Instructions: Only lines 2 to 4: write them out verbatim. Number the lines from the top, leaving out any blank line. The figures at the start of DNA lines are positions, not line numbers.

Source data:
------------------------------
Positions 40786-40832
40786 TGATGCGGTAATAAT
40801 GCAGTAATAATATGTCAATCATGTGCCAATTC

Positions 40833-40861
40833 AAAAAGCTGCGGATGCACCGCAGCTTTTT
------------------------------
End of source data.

40786 TGATGCGGTAATAAT
40801 GCAGTAATAATATGTCAATCATGTGCCAATTC

Positions 40833-40861